The ink has long since dried on the purchase and sale agreement for that seaside inn you have always dreamed of owning, but the seller has backed out at the last minute without explanation and failed to attend the closing. You suspect that another buyer has offered a higher price and the seller will try to close on that better deal post haste. You’ve done your due diligence – you know the inn is profitable and is exactly what you have been looking for. You want this property, and you want it for the price you have agreed to pay. How can you protect yourself from losing this special opportunity to the third party buyer waiting in the wings – whose identity you don’t know?
The obvious answer is to bring a lawsuit against the seller for specific performance and immediately seek to record a memorandum of lis pendens – a tactic that is effective to preserve a thwarted buyer’s rights against unknown third parties, but is not without risk.
The Massachusetts lis pendens statute is set forth at G.L. c. 184, § 15. It states that a proceeding “affect[ing] the title to real property or the use and occupation thereof or the buildings thereon” will have no effect on any persons other than the parties to the proceeding, their heirs and devisees, and those with actual knowledge of the action, unless and until:
“a memorandum containing the names of the parties to the proceeding, the court in which it is pending, the date of the writ or other commencement thereof, the name of the town where the real property liable to be affected thereby lies and a description of the real property sufficiently accurate for identification is recorded in the registry of deeds for the county or district where the real property lies.”
G.L. c. 184, § 15(a).
The purpose of the statute is to remedy a harsh common law rule that held that if real property was sold while a suit was pending, the buyer’s interest was subject to a judgment entered in a suit as to which the buyer had no knowledge. See Wolfe v. Gormally, 440 Mass. 699, 703 (2004). Under the statutory law, a buyer’s interest in real property is not subject to a pending lawsuit unless he or she has actual knowledge of the suit, or “‘a memorandum of lis pendens was filed in the registry of deeds before the acquisition.'” Wolfe, 440 Mass. at 702, quoting Debral Realty, Inc. v. DiChiara, 383 Mass. 559, 561 (1981). See also G.L. c. 184, § 15(a).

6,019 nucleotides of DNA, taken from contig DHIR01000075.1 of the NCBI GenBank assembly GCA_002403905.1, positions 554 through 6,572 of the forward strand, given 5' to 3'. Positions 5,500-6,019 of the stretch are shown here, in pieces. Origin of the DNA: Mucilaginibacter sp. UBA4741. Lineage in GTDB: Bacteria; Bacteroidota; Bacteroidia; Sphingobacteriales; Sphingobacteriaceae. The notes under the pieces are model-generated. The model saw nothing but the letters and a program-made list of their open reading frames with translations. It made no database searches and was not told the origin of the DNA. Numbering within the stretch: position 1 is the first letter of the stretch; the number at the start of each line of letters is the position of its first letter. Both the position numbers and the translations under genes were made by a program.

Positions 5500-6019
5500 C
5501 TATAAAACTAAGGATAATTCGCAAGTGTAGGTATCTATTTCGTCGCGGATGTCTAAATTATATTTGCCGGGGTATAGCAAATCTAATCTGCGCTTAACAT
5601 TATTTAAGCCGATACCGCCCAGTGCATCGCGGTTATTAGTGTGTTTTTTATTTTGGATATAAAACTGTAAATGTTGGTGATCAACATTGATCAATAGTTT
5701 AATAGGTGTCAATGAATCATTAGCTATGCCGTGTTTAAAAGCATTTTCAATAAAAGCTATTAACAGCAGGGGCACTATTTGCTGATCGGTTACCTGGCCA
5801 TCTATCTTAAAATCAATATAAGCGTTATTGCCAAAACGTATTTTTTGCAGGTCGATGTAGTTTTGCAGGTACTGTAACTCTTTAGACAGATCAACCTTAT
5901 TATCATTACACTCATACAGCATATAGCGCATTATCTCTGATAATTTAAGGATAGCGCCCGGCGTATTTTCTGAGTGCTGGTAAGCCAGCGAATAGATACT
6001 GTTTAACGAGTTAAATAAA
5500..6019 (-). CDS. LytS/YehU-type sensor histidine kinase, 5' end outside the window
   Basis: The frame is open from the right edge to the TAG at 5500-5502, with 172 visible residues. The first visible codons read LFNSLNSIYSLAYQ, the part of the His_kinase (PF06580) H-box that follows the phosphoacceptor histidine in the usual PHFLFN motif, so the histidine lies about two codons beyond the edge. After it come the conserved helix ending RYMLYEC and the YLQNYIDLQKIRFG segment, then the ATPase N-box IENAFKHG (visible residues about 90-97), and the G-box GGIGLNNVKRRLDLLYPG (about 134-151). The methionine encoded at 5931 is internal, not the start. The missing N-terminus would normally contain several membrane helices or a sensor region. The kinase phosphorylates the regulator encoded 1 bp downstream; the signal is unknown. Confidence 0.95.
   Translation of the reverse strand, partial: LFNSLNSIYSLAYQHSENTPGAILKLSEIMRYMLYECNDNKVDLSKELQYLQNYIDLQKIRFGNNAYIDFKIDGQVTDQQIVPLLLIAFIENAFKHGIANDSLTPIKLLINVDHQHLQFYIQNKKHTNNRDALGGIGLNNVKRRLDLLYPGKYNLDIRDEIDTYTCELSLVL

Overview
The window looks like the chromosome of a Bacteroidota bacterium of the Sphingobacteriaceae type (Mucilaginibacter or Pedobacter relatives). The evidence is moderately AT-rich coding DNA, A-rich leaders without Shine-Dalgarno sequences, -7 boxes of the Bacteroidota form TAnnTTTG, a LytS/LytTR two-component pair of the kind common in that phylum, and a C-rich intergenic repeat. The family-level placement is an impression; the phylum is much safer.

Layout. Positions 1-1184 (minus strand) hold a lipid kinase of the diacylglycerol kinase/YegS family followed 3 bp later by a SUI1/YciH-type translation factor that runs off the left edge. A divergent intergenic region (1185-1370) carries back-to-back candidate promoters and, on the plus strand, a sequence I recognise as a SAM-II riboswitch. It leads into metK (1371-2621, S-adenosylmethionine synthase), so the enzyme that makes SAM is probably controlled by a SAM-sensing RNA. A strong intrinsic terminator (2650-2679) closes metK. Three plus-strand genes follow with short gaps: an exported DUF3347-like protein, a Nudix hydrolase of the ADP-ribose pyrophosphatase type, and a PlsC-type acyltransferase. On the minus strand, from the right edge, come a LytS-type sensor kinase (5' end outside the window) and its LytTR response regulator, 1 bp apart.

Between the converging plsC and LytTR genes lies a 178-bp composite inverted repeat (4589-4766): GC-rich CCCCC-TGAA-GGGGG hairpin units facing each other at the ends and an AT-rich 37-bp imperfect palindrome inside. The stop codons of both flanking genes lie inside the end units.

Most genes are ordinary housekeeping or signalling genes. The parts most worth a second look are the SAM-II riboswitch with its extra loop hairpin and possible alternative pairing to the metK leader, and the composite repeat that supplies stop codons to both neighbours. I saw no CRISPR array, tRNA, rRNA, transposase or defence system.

A Court “shall” endorse a memorandum of lis pendens upon motion if the pending action constitutes “a claim of a right to title to real property or the use and occupation thereof or the buildings thereon,” unless the Court orders other relief that will preserve the status quo. G.L. c. 184, § 15. (Despite the broad language about the “use and occupation” of real estate or buildings, however, the statute expressly excludes zoning appeals from the types of cases as to which a memorandum lis pendens must issue upon request. See G.L. c. 184, § 15(f)..
Although a memorandum of lis pendens is effective to protect a thwarted buyers’ chance to obtain title to the property, seeking one is not without procedural pitfalls.
First, the lis pendens statute requires a special certification to be included on a “verified” complaint, which states “under penalties of perjury that the complainant has read the complaint, that the facts stated therein are true and that no material facts have been omitted therefrom.” See G.L. c. 184, § 15(b). This means that the Complaint filed in support of an application for a lis pendens memorandum must be signed personally by the plaintiff, not just his or her lawyer, and must include a certification that the plaintiff has not omitted any “material facts.” See id..